Did you know that your financial data/statements are the building blocks to the success of your business, regardless of size? Especially if they are detailed, precise and updated regularly—you can effectively use this critical information to help your SME company scale up and gather funds for its current and future financing needs.
In this blog post, we will discuss the significant financial data/statements that investors, creditors and lending institutions will evaluate as part of your application process to get business funding. In addition, we will also tackle the different financial ratios relevant for evaluation.
Gathering Business Funds: Financial Data/Statements Your Business Should Have
Your balance sheet refers to the financial condition or health of your business. It contains details about what it owns and owes, which is crucial to understanding if your business can repay its loan. There are three portions in a balance sheet which include equity, assets and liabilities. Investors and lenders will look at your balance sheet and income statement to pinpoint how much of an investment in assets and liabilities is needed to maintain your lucrative business.
Note that your balance sheet is only an overview of your business assets, liabilities, equity and debt. It does not showcase what happened in the period that caused your business to get to its present state. Hence, the profit figures found in your income statement are also required. This can help investors and lenders analyse the past performance of your business and identify its future cash flows.
Cash Flow Statement
A report or data showing the inflow and outflow of money in your business is known as Cash Flow Statement (CFS). This gives investors and lenders an idea of how well your business manages its resources and whether you have enough cash to cover your bills or expenses. A cash flow statement analysis contains three primary headings: Operating, Financing and Investing.
Statement of Equity
Also called a Statement of Shareholders’ Equity, this financial data highlights the retained earnings and profit kept within your business. It also showcases how much your business can pay its debts and reinvest. Likewise, it is said that a business with a steady increase in retained earnings is sustainable as compared to an increasing shareholder base.
How Investors and Lenders Interpret Your Business Financial Data / Statements Using Financial Ratio Analysis Approach
Defining Financial Ratios
With the enormous amount of financial data submitted by companies when applying for funding—financial ratios are a way to measure how well a business performs based on these data. Financial Ratios can help investors and other lending institutions identify potential problem areas, and make better investment decisions. In addition, it provides insight into the operational efficiency, effectiveness of management, indebtedness and profitability of a business.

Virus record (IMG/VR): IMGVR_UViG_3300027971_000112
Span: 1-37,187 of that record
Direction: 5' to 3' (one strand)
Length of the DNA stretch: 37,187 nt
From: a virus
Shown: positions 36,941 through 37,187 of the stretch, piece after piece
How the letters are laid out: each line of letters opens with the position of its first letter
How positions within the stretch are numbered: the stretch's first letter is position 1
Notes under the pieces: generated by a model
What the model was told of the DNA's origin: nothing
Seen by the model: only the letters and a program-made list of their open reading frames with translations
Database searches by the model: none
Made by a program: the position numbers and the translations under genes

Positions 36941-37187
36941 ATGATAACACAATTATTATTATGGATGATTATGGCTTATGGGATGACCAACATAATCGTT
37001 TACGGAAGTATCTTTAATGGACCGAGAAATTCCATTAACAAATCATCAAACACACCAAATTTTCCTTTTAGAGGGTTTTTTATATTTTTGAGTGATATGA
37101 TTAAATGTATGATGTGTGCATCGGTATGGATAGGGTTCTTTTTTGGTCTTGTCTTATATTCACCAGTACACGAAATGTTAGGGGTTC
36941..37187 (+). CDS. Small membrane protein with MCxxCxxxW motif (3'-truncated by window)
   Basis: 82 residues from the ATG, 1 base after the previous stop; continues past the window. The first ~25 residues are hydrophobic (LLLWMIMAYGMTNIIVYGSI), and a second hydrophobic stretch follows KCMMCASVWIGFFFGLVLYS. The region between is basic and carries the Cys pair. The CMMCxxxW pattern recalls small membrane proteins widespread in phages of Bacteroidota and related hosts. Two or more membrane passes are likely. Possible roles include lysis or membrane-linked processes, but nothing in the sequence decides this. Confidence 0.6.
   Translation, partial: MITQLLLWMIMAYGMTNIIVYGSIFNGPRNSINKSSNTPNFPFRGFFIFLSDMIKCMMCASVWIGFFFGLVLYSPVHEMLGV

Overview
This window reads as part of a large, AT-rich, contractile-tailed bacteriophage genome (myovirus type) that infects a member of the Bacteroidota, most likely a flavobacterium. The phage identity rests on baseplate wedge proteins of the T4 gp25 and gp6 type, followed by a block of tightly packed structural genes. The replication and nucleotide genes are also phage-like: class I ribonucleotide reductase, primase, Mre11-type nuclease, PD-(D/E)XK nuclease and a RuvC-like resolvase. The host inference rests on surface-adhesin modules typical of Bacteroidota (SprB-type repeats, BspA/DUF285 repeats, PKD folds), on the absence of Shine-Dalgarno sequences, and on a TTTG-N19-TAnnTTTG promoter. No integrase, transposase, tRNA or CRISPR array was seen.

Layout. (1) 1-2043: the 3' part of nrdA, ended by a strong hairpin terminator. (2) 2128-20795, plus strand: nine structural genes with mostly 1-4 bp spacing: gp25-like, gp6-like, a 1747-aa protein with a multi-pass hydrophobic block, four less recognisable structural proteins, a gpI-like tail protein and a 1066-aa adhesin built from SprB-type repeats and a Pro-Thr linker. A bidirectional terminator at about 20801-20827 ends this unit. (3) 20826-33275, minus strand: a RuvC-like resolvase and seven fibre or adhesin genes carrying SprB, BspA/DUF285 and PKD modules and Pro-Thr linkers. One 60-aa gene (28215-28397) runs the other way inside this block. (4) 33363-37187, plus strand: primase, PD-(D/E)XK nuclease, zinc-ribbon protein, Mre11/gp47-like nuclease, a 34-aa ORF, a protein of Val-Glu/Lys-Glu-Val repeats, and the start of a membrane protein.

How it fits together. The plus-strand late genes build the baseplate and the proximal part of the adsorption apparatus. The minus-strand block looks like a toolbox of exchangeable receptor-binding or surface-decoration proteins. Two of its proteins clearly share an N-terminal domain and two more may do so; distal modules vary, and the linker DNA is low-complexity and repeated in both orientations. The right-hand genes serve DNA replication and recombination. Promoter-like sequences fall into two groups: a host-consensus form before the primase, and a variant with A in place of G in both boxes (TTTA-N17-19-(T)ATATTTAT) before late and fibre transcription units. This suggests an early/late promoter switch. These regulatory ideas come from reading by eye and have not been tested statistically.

Here are some of the most common financial ratios that investors and other lending markets utilise to interpret the financial data/statements of a business.
These financial metrics calculate how your business can handle its cash flow and short-term debts without raising extra capital from external sources. Examples of liquidity ratios include liquidity index, current ratio, cash coverage ratio and quick ratio.
These financial metrics assess how well your business can generate profit or earnings. Investors/lenders will get a better sense of your business performance by comparing ratios of the same period. To illustrate, comparing the second quarter of this year with the same quarter from last year will provide a better result.
Examples of profitability ratios include net profit ratio, gross profit ratio, contribution margin ratio, return on operating assets, return on net assets, return on equity, the margin of safety and break-even point.
Also known as Valuation ratios, these financial metrics mainly focus on the stock price of your business and its perceived value in the market.
These financial metrics evaluate how your business performs short term and whether it can produce income through its assets.
Includes bonds issued by a company and borrowed funds from banks – these financial metrics examine the debt situation of your business and whether you can handle your debt servicing costs and outstanding debt.
These financial metrics examine the quality and performance of your business. Examples of activity ratios include working capital turnover ratio, sales-to-working capital ratio, inventory turnover ratio, accounts payable turnover ratio, accounts receivable turnover ratio and fixed asset turnover ratio.
The financial data/statements which contain salient information about the financial health, performance and activities of your business are extremely vital when gathering financial backups. Businesses that don’t have these statements can be at a disadvantage when negotiating with investors and creditors. So ensure you have accurate financial data to support your claims and win the favour of lending markets!
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